$a = $a + "TD{border-width:1px;padding-left:5px;padding-right:3px;border-style:solid;border-color:black;}"
$a = $a + "</style>"
# Let's creat the HTML table, specifying only the columns from the table that we'd like to see.  Any other columns won't appear in this report 
# By piping it to the Convert-HTMLEscape function, it fixes up the HTML    
$MyOutput = $table| ConvertTo-Html Link, BusinessProcess, DocType, Editor, Modified, FileName, Action -head $a -body "<H1>$($rows.count) $($Header)</H1>"  | Convert-HTMLEscape
# if we need to reuse table, just make a copy of it first.  
# While Convert-HTML offered the luxury of column selection, the Convert-CSV converts every darn column, so let's remove the extra ones now.
$table.Columns.Remove("Link") #how to remove a Column. links don't look too pretty within a CSV, so for an example I remove it here.
$f2 = save-file $TempLoc ($FileDescription) $Table  #Saves the temp file to disk, driven out of the $Table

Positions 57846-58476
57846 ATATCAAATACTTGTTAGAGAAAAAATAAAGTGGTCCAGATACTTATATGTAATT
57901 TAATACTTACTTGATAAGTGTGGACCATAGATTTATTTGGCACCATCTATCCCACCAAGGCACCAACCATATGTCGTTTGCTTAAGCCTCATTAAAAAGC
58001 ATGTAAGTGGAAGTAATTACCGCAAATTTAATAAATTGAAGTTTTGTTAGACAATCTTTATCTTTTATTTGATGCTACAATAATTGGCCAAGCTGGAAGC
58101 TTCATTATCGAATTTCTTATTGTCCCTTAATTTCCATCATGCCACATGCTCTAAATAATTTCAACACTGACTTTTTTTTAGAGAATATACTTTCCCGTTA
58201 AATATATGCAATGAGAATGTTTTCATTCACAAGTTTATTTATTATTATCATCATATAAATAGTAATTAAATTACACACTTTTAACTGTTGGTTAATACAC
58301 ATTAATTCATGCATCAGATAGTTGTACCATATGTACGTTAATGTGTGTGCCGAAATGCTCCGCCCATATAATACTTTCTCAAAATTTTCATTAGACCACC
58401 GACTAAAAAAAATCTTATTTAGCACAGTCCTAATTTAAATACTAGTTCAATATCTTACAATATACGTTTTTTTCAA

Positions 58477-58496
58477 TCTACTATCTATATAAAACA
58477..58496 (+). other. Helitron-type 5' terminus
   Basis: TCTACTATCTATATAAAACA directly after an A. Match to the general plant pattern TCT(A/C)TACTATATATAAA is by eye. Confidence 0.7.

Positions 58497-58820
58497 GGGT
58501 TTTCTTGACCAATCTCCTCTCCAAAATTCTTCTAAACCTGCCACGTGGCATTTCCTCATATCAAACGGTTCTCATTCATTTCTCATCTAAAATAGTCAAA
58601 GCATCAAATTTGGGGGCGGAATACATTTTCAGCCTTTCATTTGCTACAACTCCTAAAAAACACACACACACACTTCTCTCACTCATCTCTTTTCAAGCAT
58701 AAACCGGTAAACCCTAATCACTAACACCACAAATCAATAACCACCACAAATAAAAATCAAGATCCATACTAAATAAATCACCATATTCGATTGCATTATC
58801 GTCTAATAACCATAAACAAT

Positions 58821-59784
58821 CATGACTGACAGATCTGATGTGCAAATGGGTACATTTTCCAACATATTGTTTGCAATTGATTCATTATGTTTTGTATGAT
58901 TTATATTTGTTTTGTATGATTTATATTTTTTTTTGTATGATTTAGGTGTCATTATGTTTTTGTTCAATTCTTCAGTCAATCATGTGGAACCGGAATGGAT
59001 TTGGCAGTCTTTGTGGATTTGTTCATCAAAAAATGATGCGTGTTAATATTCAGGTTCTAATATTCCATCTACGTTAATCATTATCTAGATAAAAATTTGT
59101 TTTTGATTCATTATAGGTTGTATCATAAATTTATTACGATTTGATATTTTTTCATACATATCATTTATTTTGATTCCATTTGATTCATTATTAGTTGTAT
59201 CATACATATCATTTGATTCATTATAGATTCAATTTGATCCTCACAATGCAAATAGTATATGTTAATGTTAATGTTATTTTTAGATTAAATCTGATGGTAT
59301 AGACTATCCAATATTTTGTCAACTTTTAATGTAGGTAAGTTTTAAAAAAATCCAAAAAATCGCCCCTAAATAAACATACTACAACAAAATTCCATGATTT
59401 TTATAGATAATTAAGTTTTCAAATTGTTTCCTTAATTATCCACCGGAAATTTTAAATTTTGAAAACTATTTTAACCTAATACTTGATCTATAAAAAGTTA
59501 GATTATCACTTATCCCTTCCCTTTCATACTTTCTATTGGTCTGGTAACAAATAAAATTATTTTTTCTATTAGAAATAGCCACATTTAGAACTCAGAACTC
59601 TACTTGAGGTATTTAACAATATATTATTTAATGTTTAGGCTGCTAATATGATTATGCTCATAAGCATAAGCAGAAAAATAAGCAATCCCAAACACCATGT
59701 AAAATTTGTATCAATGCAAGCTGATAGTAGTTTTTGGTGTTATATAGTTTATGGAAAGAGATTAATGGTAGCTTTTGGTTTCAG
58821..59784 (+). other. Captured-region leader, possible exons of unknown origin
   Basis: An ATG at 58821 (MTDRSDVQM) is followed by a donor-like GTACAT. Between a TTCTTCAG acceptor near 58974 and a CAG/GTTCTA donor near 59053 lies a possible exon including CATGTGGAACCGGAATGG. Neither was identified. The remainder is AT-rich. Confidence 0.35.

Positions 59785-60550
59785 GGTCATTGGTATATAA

$Report2URL = upload-file $f2
$ReportSummary = "Rolled Report Available at: "+"<a href="+'"' +$Report2URL +'">'+ $FileDescription+" Custom Report " + "</a>"+"<p></p>";
#debug technique; it's easy to route the HTML to a file for examination, see the commented out line below:
#$MyOutput > C:A.html 
[string] $From = ""
[string] $To = $null; #$Recipients #""
[string] $Title = $emailTitle;
$SmtpClient = New-Object System.Net.Mail.SmtpClient
$SmtpServer = ""
$ = $SmtpServer
$MailMessage = New-Object
$mailmessage.from = $From;
foreach ($recip in $ToRecipientsArray)
foreach ($recip in $CCRecipientsArray)
$mailmessage.Subject = $Title
$mailmessage.Body = $myoutput #"Body"